According to the World Economic Forum's Global Gender Gap Report 2018, Bangladesh has made great strides when it comes to women's empowerment. The country currently ranks 48th — far ahead of neighboring South Asian countries — but the indices do not reflect the overall condition of women in Bangladesh, who often face obstacles both inside and outside the home.
The country's conservative, patriarchal society still deters and discourages women from stepping out of the house on their own, whether for work or just for a short walk. Despite such challenges, a group of Bangladeshi women, co-founded by doctors Sakia Haque and Manashi Saha, vowed to travel (by motorbike, no less!) to each of the country's 64 districts in order to educate young women about their own potential.
The scope of their tour was always broader than just visiting places. Apart from learning about the natural attractions, culture and food of each new district, they visited many girls’ schools, offering free medical advice on reproductive health and puberty, and talking about ways in which women can empower themselves. In Bangladesh, discussing “female” issues like menstruation and reproductive health is considered taboo — Bangladesh is yet to effectively roll out sex education at the high school level — and as a result, many girls endure different types of physical problems that could otherwise be prevented, or at least better managed.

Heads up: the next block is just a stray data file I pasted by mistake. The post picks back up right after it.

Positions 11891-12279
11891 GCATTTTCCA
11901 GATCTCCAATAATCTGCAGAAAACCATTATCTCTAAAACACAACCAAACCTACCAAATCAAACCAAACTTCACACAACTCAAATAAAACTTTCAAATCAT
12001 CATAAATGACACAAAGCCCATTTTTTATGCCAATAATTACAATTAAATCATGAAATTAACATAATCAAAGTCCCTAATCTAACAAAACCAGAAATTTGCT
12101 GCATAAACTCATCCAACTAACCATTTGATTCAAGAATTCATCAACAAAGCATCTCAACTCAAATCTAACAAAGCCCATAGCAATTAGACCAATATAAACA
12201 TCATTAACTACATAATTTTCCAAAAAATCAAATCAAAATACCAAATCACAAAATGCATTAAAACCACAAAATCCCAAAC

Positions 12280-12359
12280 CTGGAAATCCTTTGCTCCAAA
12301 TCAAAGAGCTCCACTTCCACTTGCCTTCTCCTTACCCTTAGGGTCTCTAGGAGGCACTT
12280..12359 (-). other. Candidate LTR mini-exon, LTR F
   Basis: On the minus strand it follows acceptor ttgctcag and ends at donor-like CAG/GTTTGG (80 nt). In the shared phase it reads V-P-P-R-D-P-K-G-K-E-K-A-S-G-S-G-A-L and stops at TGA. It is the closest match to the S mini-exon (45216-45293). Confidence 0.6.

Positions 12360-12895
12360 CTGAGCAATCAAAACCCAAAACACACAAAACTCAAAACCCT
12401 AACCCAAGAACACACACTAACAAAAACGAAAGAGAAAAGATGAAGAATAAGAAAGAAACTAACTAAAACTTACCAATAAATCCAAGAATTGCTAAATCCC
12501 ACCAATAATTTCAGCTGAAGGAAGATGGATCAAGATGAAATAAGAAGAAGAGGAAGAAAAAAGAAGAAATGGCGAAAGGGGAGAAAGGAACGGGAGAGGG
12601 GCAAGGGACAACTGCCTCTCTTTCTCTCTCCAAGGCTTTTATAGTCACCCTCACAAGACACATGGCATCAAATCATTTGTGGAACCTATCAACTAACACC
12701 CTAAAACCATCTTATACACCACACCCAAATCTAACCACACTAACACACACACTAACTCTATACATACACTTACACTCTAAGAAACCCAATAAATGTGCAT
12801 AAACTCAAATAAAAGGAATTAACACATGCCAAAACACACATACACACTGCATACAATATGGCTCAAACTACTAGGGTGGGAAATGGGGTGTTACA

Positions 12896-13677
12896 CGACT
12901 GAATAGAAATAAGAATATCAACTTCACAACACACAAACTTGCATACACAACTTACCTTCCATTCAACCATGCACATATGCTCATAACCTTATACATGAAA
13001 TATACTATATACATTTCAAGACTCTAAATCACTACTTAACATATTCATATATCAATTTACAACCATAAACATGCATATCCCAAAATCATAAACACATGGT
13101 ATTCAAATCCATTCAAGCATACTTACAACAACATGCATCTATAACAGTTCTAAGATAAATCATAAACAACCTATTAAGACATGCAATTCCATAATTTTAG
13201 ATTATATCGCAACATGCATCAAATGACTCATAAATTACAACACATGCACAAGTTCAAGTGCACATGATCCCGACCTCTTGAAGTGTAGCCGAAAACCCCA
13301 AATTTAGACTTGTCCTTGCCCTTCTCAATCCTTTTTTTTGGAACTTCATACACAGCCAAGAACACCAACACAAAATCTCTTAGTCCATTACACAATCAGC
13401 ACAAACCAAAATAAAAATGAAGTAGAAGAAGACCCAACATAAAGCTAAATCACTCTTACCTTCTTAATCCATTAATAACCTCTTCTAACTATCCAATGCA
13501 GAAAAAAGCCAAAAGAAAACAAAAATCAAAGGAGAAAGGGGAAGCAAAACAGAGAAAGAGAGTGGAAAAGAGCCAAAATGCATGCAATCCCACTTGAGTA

Haque's novel idea was supported by a number of her friends, who dubbed the initiative “Bangladesh through the eyes of women”. Although Haque and Saha have traveled to all 64 districts individually, they will complete visiting them as a team in the coming months (they already have 57 districts under their belt). By talking about various topics and sharing tales of their travels, the group tries to awaken the schoolgirls’ spirit of adventure in the hope that they might be able to break the shackles of conservative society.
The group has also created a website and Facebook page, Travelettes Of Bangladesh. So far, 28 thousand people have joined the page and the group has arranged a number of tours with members. Via Facebook Messenger, Global Voices talked with Haque about her group's travels and its mission to empower young women in Bangladesh.
Global Voices (GV): Where did you come up with the idea of traveling to all the districts of Bangladesh — and to do it by riding on motorcycles in such a conservative country?
Sakia Haque (SH): My dream to travel across the country started from early childhood. Back then, there was no opportunity for girls like me. Nobody would accept that a girl from a conservative family would travel alone. I got the opportunity when I came to study in the medical college [Sakia works at the Dhaka Medical College and Hospital, one of the premier hospitals in Bangladesh]. I found that friends used to brag about traveling to foreign countries, [about] how beautiful they were! But I was more interested in traveling around my own country first.